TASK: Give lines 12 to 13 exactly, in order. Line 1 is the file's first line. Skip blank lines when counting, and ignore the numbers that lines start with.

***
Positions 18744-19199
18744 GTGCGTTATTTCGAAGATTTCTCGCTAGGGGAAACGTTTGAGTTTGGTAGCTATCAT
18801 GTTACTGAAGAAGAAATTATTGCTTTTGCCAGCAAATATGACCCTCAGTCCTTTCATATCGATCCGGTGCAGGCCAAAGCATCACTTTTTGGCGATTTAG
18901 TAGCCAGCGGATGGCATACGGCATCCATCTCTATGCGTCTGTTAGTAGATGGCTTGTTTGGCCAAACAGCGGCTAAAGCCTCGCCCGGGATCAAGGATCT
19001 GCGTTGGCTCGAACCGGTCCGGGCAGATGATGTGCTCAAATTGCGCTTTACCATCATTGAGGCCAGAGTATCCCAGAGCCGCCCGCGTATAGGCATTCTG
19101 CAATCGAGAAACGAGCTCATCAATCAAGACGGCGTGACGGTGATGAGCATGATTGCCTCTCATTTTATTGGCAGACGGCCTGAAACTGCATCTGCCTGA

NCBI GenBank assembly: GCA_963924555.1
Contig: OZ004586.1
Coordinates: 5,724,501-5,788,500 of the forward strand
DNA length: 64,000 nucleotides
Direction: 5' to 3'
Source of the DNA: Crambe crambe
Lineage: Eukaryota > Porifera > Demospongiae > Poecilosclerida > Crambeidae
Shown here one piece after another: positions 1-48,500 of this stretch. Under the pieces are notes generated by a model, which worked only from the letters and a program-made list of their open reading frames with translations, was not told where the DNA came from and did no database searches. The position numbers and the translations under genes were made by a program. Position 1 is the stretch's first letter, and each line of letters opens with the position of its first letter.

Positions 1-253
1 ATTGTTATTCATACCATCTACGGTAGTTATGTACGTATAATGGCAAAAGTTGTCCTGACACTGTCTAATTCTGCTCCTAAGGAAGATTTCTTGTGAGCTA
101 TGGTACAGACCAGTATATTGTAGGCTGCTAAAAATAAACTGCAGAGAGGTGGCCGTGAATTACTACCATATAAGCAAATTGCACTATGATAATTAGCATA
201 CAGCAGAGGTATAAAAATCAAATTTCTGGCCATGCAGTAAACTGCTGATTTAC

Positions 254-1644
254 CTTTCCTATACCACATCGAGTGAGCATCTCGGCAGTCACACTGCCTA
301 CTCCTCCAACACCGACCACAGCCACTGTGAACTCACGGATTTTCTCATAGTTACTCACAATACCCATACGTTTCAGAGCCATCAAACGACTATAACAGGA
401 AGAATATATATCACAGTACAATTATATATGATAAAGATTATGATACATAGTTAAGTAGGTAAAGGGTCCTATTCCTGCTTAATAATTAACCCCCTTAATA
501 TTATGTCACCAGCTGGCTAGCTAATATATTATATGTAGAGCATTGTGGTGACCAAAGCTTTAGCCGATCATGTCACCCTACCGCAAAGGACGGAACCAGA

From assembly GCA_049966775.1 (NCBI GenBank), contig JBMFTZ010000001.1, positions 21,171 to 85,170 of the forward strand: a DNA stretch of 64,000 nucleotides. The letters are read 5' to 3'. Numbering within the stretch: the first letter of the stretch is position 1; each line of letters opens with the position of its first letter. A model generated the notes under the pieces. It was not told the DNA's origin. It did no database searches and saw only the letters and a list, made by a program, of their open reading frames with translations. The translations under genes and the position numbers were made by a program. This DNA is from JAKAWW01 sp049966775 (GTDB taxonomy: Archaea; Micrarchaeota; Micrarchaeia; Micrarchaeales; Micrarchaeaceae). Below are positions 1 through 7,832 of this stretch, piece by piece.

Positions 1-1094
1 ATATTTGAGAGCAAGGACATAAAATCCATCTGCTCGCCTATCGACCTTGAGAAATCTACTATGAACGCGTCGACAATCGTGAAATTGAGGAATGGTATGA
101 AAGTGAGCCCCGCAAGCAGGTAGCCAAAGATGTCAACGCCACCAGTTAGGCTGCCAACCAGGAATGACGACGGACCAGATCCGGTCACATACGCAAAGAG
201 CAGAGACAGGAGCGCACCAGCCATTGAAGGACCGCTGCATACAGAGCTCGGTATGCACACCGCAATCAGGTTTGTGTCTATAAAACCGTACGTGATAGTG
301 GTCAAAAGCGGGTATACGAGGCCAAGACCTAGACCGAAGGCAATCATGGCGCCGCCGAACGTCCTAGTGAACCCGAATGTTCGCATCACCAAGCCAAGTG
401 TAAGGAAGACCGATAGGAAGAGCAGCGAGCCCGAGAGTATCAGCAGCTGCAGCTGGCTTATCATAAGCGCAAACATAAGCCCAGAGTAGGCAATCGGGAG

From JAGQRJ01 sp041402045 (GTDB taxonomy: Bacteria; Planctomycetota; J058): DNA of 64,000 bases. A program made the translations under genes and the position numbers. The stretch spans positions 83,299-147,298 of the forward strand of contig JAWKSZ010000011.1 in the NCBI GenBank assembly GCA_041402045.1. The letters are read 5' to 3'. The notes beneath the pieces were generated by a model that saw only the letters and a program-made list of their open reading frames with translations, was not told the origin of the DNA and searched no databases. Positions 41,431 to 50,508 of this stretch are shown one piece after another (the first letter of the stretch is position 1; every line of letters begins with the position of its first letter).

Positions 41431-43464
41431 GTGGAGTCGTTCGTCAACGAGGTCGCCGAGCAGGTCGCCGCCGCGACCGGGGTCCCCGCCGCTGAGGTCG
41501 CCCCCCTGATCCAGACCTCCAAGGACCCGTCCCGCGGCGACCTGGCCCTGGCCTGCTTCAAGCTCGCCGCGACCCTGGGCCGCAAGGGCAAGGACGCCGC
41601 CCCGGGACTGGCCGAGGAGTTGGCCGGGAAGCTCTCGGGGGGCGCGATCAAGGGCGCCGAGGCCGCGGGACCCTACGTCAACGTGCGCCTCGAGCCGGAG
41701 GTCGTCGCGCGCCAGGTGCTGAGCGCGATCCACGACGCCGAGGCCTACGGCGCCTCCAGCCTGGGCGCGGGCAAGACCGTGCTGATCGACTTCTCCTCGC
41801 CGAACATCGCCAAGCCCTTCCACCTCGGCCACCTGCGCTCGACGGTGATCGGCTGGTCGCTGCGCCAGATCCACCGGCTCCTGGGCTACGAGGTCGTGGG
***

Source of the DNA: Crambe crambe
Lineage: Eukaryota > Porifera > Demospongiae > Poecilosclerida > Crambeidae